Exporting can have huge benefits for your business, no matter what size it is. If you’ve not thought about exporting your goods and services and you want to grow your business, it’s worth considering and taking this beneficial step.
We recently partnered with innovation foundation Nesta on a report called The State of Small Business. In it was research from the Longitudinal Small Business Survey, which revealed that only 18% of all small and medium-sized enterprises (SMEs) in the UK export their goods and services. Yet, there is a moderately strong correlation at a regional level between SME productivity and export intensity.
Trading internationally is an area that UK businesses have an appetite for – something that came to light during a recent CBI Global Growth Conference. But for some firms, exporting isn’t a consideration for them.
In some cases, that makes sense – if you run a hairdresser and are based in Liverpool, it’s unlikely that you’re going to think about exporting your services to Brazil.
But if your business is focused on manufacturing, technology or fashion, for example, there is a clear opportunity to export your goods – and that can also lead to an increase in productivity for your firm.
And John Hill, managing director, international trade and investment, at the Department for International Trade, realises businesses with up to 249 employees can take the lead when it comes to exporting.
At the CBI event, he said: “Medium-sized businesses are well-placed to buck the trend and get Britain exporting. For instance, while medium-sized businesses represent just 1% of British businesses, they hold 12% of jobs and 14% of GDP.”
Therefore, it makes sense for you to takes advantage of your position in the market and grab the opportunity to grow your business while improving UK export rates at the same time.
And despite the uncertainty surrounding Brexit and what the end result will look like for the UK, building an exporting strategy doesn’t have to be complicated or offer a huge risk to your business.
Here are four things to consider if you want to build an exporting strategy and grow your business.
Perfect what you do before expanding your trade
“Become world class at something, then explore the world,” said Raman Sehgal, the founder of Ramarketing, during a CBI keynote session. Ensure your goods and services have established success before you try to tackle foreign markets.
Although this is a slower strategy, it’s a pragmatic approach that’s more likely to reap the results that you’d like to see for your business.
How to start the exporting process
Before making any preparations, ensure your business has the capacity to begin the exporting journey. You’ll need to assess whether there is enough room in your budget to fund extra materials, machinery and in some cases to increase staff.
Once you’ve made the definite choice, the next step is choosing your market and doing some in-depth market research to know what works and what sells.
Knowledge of the international markets you want to operate in is the key to successful exporting, so be aware that what works in the UK might not work somewhere else.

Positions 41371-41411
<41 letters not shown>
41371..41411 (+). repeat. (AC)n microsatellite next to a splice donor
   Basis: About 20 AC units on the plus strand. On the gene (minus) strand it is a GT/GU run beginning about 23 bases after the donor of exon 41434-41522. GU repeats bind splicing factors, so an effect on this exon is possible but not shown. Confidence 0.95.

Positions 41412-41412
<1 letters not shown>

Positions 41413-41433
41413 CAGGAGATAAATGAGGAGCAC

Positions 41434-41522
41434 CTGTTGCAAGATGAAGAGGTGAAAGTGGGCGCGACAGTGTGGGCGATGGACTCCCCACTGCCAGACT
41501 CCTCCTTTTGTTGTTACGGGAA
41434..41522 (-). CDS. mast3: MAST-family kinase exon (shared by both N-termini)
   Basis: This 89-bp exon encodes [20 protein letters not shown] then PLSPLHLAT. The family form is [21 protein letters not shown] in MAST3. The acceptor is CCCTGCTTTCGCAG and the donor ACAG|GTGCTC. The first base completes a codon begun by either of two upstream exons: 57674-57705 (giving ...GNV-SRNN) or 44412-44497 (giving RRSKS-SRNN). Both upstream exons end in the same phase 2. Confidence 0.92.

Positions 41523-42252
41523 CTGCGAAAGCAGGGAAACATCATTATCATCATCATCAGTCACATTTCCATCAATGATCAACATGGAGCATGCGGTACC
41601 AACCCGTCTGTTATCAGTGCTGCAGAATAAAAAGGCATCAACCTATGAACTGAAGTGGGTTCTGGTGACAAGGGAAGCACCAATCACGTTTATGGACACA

With that in mind, it’s often worth exporting to somewhere similar to the UK to avoid things getting too complex. Also, if you’re planning to export outside of the European Union, an export declaration will have to be completed first.
However, it’s not just the big decisions you need to make – the small details must also be taken into account to make sure there are no hiccups that could be easily avoided.
For example, have you checked the market’s legislation on packaging products? You may need to change packaging so that it’s appropriate for your intended market.
Or perhaps the naming of your product or brand has a funny or unintentional meaning in your chosen country, which might be worth changing.
Understand the nuances of different international markets
Trading in an alternative market can be very different to doing so in one you’re used to. Knowing that in advance means you can make the necessary steps to adapt your business methods and marketing techniques, so your products and services are tailored to the intended market.
Respecting cultural differences is another crucial point to be aware of. Although it seems obvious, you’d be surprised how much further you can get just by being aware of certain customs and understanding how people work differently in other countries.
Get the support your business needs
When undertaking the expansion of your business, you don’t have to go it alone. Reach out to support organisations that offer tailored advice to businesses looking to expand.
The Department for International Trade (DIT) is one such example. It hosts a campaign dedicated to helping you sell your services abroad and even offers funding to those who need it. SMEs can get access to 50% consultant funding, finance management and help with connecting business partners worldwide.
Business West is another organisation offering support to SMEs that are looking to export their goods and services. It provides workshops on exporting and has a database of organisations looking for partnership opportunities.
Sure, there are cultural differences and certain nuances to be aware of but once you are mindful of them, with the right support and expertise, it can be easier than you think to adapt your business to the global market.
What are your stories of getting into exporting? Are you exporting goods and services or is it something you’re considering? Let us know in the comments below.